The longer they continue, the worse abusive relationships may become, because at midlife our support systems can dwindle.“As people age, friends and family pass on, and abusers capitalize on this isolation as an opportunity to exert control,” Araya explains. “Physically challenged individuals experience significantly higher rates of physical and sexual abuse because they’re vulnerable.”

David Wilson* became susceptible to abuse once his MS confined him to a wheelchair—and an unemployed nephew, his only living relative, moved in with him. The nephew convinced David that this was preferable to paying for home care, but the living arrangement quickly proved dysfunctional. “He bullied and insulted me,” David says. “I was already sick in my body; he made me sick in my soul.” The situation might have continued indefinitely had the nephew not been arrested on a drug charge. A social worker ultimately intervened, and David is now in assisted living.

Getting Beyond the Abuse

The figures are staggering: One in four women will experience domestic violence during her lifetime. Nearly a third of female homicide victims are killed by an intimate partner. The cost of intimate partner violence exceeds $5.8 billion each year. Learning these facts would surely make the average person wonder: “Why don’t they just break up, get out, move on!?”

“It is not simple to walk away from these relationships,” says Bent-Goodley, a spokesperson for the National Association of Social Workers and author of The Ultimate Betrayal: A Renewed Look at Intimate Partner Violence. “Older adults are often vested in a particular position or place of employment, and also likely to be anchored in their community.” Leaving a relationship may also necessitate leaving friends, neighbors and extended family, and people over fifty would naturally be reluctant to sacrifice a lifetime of hard work, deep connections and developed networks. A more frightening reason to stay is the possibility of recrimination. “The threat for more serious violence increases after separation,” Bent-Goodley says. “That is a reality for survivors.”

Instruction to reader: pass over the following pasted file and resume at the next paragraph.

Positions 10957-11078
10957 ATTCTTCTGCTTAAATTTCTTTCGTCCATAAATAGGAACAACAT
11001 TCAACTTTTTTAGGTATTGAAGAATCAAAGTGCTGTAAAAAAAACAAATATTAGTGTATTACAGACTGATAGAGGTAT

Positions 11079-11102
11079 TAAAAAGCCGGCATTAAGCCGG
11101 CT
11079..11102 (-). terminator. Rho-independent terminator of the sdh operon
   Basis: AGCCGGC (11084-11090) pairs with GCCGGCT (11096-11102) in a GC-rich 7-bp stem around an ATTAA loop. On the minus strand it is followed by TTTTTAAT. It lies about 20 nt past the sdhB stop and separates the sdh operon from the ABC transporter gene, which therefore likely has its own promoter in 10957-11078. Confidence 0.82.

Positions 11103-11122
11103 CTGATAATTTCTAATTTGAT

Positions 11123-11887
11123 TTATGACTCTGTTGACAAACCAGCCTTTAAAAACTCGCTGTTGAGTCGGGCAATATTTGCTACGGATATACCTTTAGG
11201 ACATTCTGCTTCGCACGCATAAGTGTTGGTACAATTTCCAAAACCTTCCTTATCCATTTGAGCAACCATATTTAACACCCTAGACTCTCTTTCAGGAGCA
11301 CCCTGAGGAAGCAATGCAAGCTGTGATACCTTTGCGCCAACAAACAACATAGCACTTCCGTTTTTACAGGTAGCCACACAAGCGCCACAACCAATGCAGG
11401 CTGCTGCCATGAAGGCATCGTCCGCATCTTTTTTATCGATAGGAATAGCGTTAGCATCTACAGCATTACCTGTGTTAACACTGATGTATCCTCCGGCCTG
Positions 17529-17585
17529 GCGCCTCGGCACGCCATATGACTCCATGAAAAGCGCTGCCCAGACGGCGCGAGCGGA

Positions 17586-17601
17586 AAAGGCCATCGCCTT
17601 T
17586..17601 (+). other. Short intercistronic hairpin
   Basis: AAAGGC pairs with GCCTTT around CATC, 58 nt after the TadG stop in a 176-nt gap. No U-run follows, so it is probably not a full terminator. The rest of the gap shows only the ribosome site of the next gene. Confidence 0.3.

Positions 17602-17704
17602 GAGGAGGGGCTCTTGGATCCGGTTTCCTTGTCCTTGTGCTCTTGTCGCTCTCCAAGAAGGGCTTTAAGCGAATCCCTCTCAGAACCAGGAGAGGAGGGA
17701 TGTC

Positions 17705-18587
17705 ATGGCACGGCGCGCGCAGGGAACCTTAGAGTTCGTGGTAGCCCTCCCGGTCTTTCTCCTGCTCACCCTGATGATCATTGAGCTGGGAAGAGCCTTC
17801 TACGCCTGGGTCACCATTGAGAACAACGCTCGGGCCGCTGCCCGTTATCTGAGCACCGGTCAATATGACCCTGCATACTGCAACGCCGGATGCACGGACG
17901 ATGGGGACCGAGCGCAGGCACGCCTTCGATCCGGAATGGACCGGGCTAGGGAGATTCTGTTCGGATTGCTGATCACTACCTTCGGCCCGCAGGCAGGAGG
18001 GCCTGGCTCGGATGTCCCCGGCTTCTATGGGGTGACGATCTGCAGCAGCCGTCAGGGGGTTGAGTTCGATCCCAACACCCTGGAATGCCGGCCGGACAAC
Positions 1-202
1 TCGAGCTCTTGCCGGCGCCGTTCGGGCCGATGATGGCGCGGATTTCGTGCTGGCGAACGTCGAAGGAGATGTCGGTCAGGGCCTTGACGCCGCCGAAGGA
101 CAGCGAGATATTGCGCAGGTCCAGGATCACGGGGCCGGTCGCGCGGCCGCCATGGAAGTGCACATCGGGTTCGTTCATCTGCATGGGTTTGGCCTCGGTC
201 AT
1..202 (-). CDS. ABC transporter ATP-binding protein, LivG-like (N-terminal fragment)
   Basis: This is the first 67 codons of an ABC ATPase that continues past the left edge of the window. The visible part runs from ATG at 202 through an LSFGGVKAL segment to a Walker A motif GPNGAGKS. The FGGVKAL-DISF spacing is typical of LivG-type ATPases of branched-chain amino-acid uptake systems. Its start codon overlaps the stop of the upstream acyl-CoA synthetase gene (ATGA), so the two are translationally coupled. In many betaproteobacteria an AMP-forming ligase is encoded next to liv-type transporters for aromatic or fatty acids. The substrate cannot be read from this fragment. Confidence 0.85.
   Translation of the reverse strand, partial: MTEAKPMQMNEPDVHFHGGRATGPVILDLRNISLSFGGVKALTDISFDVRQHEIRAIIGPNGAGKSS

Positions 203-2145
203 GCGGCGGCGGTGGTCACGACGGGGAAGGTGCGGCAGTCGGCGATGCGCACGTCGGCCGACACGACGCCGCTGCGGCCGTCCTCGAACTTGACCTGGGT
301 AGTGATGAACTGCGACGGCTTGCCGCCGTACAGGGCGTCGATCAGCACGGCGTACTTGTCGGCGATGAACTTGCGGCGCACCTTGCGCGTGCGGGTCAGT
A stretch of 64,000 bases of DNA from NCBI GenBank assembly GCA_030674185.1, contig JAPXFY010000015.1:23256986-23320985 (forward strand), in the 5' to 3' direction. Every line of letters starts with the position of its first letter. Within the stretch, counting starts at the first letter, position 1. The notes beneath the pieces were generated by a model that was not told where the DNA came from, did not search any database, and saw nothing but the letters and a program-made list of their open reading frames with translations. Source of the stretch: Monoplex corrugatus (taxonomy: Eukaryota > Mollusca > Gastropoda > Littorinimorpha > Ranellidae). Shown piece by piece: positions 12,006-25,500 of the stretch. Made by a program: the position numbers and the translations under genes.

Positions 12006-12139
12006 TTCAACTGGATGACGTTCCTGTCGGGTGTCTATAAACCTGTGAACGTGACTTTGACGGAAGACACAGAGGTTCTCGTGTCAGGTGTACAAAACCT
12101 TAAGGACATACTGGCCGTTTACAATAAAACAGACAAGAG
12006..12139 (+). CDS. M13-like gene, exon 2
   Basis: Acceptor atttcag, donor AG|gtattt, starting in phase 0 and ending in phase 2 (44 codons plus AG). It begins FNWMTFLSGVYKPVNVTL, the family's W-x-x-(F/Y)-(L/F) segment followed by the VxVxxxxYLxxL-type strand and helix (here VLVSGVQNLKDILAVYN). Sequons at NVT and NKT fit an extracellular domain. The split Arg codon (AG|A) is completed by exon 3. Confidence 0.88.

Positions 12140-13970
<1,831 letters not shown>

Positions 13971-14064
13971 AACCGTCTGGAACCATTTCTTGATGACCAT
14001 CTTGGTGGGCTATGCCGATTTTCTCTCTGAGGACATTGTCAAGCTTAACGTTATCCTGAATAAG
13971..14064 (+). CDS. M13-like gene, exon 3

Clearly, escape requires a plan. According to the National Domestic Violence Hotline, money should be set aside and important paperwork (IDs, car title, birth certificates, etc.) gathered. A restraining order may be required. Arrangements must be orchestrated in advance; impulsive, dramatic scenes should be avoided. The good news is, help is available. “Don’t go it alone,” says Bent-Goodley. “There are resources in your community to assist you, providers ready to help you even if you’re not ready to leave yet, so don’t wait to get help.” A great place to start is www.thehotline.org.

How can you tell if someone you know is in an abusive situation? Trust your instincts. If a person becomes isolated, makes excuses for a partner’s behavior or has visible marks or bruises that they justify with other reasons, pay attention and gently reach out. “And if someone says he or she is being abused, believe them and be supportive,” stresses Araya. “All too often, when a survivor tries to tell, they are shamed, blamed and made to feel as if they are responsible for the abuse, which simply is not true.”

* Names and some identifying details have been changed.

 

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An all-around wordsmith, Nina Malkin is a journalist, novelist, copywriter and memoirist. She’s also an avid collector of lovely things from eras past—read her musings at http://www.vintagevirna.blogspot.com/